Scrambler show­down

The bat­tle to own the ‘Scrambler’ la­bel is hot­ting up, but which is the ul­ti­mate? We head to the cap­i­tal to find out

Motorcycle News (UK) - - This Week - By Adam Child SE­NIOR ROAD TESTER

Du­cati may have started it, but the Scrambler scene is now a hot­bed of stylish in­no­va­tion and ac­tiv­ity. BMW has joined the scrap for sales in this lu­cra­tive part of the mar­ket. We pitch the new BMW against the Du­cati and Guzzi V7 Scrambler as well as Tri­umph’s Street Twin, which has been fit­ted with a Scrambler kit. Let bat­tle com­mence.

Day one Lon­don

Cen­tral Lon­don on a glo­ri­ous Septem­ber evening. What bet­ter place to spend one of the last days of sum­mer, es­pe­cially if you’re rid­ing some great bikes in the com­pany of top mates.

Our bikes made light work of the rush hour con­ges­tion and then, as the nat­u­ral light faded and the café bars and pubs started to fill up, they put on a show for the early evening drinkers. Our four-bike fleet of scramblers was in its el­e­ment.

You can call them what you want – retro, hip­ster or scrambler – but this in­flux of stu­diously cool nakeds sim­ply can’t be ig­nored. They are all over every ma­jor metropoli­tan cen­tre, their pop­u­lar­ity in ur­ban ar­eas seem­ingly with­out lim­its. I have to raise a slightly em­bar­rassed arm be­cause I love this new wave of bikes, too, de­spite my lack of beard and body art.

The lat­est to join the gang is the most pow­er­ful of the bunch: BMW’S R ninet Scrambler. At just over £11,000 the 108bhp air-cooled Boxer is, as you might have guessed, a scrambler-style R ninet, an­other BMW suc­cess story from 2014.

Moto Guzzi have also thrown their hat into the ring this year with their re­cently launched Stornello, which is based on their pop­u­lar A2 li­cence com­pat­i­ble V7. Like the BMW it comes with a must-have high-level Ar­row ex­haust (the Beemer’s is by Akrapovic), and ad­di­tional scrambler styling in­clud­ing dis­tinc­tive num­ber boards.

With all four bikes parked out­side the Dog House pub just south of the river it was easy to see why these ma­chines are in such de­mand. They looked full of pur­pose – stun­ning in fact – un­der the lights. Count­less ad­mir­ers stopped in their tracks, while a con­stant stream of so­cial me­dia users snapped pic­tures on their mo­biles. Be­tween us we couldn’t de­cide on which we pre­ferred as each one ap­pealed to our test rid­ers’ dif­fer­ent per­son­al­i­ties.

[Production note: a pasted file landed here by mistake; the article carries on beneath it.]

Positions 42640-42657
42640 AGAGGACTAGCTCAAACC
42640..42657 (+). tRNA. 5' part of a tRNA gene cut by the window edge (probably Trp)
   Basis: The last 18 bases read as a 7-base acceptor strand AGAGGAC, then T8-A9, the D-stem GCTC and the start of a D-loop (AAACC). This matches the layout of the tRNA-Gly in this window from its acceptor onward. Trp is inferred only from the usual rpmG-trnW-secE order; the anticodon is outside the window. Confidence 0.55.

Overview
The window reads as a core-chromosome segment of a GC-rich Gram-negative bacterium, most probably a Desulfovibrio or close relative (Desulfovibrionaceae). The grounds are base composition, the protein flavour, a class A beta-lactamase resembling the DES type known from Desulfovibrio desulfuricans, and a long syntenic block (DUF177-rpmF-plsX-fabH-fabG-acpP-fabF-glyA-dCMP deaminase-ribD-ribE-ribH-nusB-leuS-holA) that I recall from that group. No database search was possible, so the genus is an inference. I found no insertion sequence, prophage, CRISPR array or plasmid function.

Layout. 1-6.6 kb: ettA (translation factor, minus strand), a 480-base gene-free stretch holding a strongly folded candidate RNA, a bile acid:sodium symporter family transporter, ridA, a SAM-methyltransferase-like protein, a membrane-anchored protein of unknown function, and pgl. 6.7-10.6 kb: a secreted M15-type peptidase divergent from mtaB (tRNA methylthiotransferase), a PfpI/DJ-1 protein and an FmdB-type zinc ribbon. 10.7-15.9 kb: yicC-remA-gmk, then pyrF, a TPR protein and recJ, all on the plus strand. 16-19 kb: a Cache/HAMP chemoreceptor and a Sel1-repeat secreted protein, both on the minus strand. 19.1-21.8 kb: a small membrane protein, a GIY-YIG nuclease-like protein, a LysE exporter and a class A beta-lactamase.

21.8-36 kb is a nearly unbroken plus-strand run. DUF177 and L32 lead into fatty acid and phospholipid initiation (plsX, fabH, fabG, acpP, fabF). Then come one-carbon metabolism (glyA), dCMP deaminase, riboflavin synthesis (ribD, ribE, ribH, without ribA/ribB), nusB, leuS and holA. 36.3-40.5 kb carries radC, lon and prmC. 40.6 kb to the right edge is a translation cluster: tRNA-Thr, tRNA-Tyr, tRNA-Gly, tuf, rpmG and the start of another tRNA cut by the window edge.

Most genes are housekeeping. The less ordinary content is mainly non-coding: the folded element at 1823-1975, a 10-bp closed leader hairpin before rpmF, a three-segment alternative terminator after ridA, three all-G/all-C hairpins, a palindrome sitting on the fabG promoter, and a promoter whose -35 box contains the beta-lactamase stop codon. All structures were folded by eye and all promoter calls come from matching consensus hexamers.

Du­cati’s Scrambler Full Throt­tle, the sporti­est of their Scrambler range, comes with mag wheels, a cut-down front fender and a dis­tinc­tive Termi ex­haust. In this com­pany it’s a lit­tle plas­tic, lack­ing the ‘metal’ feel of the oth­ers, but it’s still good look­ing and dis­tinc­tive in its own right. We first saw pic­tures of Du­cati’s Scrambler around two years ago, but it still feels fresh and re­mains the cheap­est of the bunch at £8395. And if you want a Scrambler with more metal you could opt for the Clas­sic with its vin­tage seat and spoked wheels.

Next up in the price range is Moto Guzzi’s new £8635 Stornello. Guzzi have sim­ply trans­formed the charis­matic V7 into a scrambler by adding that high­level Ar­row ex­haust, a bench seat, num­ber boards and off-road-bi­ased tyres. They’ve also added some tasty alu­minium in the form of mud­guards and in­jec­tor cover, and the foot­pegs are now all al­loy. We, the shandy-nurs­ing jury, liked the new paint-scheme of white with red frame, but we were split on the num­ber boards. We unan­i­mously agreed that there is some­thing spe­cial about the Guzzi. Its trans­verse V-twin and pro­trud­ing cylin­der heads re­main a mo­tor­cy­cling touch­stone, while its clean and pretty de­sign seems ef­fort­lessly au­then­tic and helps give it more per­son­al­ity than the other three scramblers on test.

Our Tri­umph Street Twin started life as a nor­mal Street Twin (£7350) but now comes with the of­fi­cial Scrambler

‘There is some­thing spe­cial about the Guzzi. Its pro­trud­ing cylin­der heads re­main a mo­tor­cy­cling touch­stone’

In­spi­ra­tion Pack, which trans­forms the look and at­ti­tude of the stan­dard bike.